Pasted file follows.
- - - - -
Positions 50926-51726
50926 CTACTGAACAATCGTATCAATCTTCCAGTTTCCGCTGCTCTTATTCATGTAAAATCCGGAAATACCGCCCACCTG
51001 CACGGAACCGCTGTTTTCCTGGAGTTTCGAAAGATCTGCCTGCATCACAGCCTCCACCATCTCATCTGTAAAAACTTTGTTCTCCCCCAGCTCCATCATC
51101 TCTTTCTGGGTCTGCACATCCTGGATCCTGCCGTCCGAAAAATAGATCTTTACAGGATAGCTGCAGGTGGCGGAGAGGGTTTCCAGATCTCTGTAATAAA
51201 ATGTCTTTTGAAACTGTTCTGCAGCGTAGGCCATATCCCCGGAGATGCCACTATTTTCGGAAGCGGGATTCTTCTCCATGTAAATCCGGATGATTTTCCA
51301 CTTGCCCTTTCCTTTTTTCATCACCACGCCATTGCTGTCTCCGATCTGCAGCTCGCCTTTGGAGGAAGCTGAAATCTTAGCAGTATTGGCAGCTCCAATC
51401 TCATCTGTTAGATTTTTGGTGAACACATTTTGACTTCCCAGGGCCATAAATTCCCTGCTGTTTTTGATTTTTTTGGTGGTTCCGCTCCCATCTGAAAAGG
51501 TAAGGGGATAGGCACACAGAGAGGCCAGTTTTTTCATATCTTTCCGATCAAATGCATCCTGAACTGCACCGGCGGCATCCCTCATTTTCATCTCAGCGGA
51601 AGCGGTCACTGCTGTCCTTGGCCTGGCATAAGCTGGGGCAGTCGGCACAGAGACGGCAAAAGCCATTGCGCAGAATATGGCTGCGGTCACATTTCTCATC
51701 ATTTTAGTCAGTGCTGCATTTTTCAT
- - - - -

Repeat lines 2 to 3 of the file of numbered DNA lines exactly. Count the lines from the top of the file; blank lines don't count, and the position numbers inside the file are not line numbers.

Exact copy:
50926 CTACTGAACAATCGTATCAATCTTCCAGTTTCCGCTGCTCTTATTCATGTAAAATCCGGAAATACCGCCCACCTG
51001 CACGGAACCGCTGTTTTCCTGGAGTTTCGAAAGATCTGCCTGCATCACAGCCTCCACCATCTCATCTGTAAAAACTTTGTTCTCCCCCAGCTCCATCATC